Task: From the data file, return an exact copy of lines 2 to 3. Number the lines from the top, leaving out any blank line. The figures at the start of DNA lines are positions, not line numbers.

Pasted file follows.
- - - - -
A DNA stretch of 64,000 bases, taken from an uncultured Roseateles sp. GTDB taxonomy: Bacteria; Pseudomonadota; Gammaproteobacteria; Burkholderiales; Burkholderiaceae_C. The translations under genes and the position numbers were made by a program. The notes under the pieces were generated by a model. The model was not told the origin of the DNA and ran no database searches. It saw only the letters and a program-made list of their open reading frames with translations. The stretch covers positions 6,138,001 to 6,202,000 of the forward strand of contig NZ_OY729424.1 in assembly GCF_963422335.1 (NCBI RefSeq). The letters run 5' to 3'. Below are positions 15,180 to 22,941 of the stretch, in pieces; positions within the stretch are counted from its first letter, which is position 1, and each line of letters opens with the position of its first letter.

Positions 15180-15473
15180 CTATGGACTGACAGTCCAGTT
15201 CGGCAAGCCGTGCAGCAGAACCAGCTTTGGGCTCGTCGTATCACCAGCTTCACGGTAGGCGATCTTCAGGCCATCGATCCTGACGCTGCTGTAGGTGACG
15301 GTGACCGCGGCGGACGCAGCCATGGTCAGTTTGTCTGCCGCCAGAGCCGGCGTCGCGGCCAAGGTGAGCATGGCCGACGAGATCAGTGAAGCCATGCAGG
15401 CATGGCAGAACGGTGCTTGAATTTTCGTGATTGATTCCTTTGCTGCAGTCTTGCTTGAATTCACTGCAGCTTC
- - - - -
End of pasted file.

Positions 15180-15473
15180 CTATGGACTGACAGTCCAGTT